WINNIPEG – Would you eat at restaurants more if you knew 50 per cent of your bill would be covered?

For the last month, the U.K.’s Prime Minister has been picking up half the tab for millions of citizens who choose to eat out during pandemic.

The “eat out to help out” scheme was launched to help restaurants earn income during the pandemic and research shows food sales at participating restaurants went up compared to the same time last year, with some restaurants earning between 70 to 90 per cent more.

“We’re definitely looking forward (to see) at what the UK has done and see if it would be applicable to Canada,” said David Lefebvre, VP of Federal Affairs with Restaurant Canada.

“There’s a few of those kind of initiatives around the world that, you know, we are always on the lookout to see if it really helps operators and really helps restaurants.”

Lefebvre says for 10 per cent of the restaurants in Canada won’t be able to bounce back from the pandemic and say no amount of finical help will save them.

Sixty per cent more are looking at closing their doors within the next 90 days. Lefebvre says the results from the U.K. concept warrants a closer look.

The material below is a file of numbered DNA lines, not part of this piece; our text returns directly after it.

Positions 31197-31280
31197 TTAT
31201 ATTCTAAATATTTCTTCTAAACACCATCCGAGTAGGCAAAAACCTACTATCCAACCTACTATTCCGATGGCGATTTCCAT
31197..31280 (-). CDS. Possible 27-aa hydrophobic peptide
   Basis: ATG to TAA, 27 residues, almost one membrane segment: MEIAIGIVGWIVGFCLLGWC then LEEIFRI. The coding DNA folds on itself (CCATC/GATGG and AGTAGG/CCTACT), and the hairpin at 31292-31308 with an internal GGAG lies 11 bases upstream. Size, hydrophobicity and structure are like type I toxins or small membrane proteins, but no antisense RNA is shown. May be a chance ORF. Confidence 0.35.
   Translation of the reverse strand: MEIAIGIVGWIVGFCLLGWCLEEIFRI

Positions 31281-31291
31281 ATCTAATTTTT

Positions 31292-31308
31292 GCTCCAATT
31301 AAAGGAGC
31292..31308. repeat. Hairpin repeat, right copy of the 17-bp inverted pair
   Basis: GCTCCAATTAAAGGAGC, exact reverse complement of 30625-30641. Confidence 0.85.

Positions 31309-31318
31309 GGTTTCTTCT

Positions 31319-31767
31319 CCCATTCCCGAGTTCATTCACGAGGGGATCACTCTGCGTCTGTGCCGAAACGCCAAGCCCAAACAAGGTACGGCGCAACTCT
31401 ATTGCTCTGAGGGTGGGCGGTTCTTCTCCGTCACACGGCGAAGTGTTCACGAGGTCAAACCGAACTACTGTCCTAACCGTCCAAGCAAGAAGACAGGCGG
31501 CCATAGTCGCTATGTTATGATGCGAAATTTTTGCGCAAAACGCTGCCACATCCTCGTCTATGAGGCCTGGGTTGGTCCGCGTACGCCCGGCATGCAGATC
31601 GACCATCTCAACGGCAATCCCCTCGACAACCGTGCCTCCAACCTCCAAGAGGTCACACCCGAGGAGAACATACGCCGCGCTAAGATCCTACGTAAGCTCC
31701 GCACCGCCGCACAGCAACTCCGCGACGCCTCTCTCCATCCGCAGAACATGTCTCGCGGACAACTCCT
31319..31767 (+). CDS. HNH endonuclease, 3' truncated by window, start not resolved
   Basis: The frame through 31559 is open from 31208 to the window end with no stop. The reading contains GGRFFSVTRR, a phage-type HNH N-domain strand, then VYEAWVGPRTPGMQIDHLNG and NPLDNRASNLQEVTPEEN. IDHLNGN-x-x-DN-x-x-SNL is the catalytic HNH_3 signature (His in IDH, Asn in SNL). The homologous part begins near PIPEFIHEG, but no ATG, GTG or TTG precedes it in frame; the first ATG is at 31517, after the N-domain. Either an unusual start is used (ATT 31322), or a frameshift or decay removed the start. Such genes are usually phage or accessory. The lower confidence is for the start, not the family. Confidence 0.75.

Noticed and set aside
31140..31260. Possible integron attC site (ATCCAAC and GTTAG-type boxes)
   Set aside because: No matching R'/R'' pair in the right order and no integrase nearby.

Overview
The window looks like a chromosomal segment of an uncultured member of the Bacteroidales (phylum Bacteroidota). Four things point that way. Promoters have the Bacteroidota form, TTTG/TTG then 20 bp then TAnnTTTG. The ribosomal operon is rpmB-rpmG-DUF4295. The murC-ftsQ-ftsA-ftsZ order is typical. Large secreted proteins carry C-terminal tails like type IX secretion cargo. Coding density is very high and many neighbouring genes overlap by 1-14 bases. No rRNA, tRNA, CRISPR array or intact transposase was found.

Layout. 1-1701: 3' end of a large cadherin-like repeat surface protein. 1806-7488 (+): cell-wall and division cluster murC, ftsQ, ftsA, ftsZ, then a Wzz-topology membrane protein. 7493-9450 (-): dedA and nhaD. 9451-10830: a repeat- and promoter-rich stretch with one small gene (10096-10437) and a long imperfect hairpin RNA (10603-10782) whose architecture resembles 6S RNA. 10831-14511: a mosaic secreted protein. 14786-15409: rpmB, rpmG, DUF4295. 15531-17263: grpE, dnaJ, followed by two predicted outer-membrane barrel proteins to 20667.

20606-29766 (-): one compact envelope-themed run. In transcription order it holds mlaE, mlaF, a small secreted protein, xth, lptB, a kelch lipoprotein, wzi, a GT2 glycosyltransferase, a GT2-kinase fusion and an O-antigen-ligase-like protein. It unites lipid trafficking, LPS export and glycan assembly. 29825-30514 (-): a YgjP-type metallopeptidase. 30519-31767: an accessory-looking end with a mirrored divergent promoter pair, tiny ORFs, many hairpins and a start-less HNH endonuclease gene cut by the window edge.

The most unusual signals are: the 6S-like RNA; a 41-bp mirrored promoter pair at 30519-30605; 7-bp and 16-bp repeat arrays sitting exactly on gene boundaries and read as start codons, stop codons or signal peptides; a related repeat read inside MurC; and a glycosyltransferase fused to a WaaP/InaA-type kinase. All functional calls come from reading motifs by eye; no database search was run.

“It is definitely something Restaurants Canada is thinking of in terms of pitching the idea to the government especially as we move to fall and winter months.”

Peter Troug, co-owner of Kyu bistro in Winnipeg feels the Canadian government has done a good job helping him and other restaurant owners manage the initial impacts of COVID-19 closures.

However, Troug says we’re seeing how important learning from each other is during the pandemic and if the U.K. did something good for restaurants and diners, that’s a win-win worth exploring.

“We’ve got to be open to any other programs or what other countries are doing,” he said.

“If it works maybe we should apply it here, and I just think it would help the economy like the restaurant industry is such a huge part of the economy.”

This content was originally published here.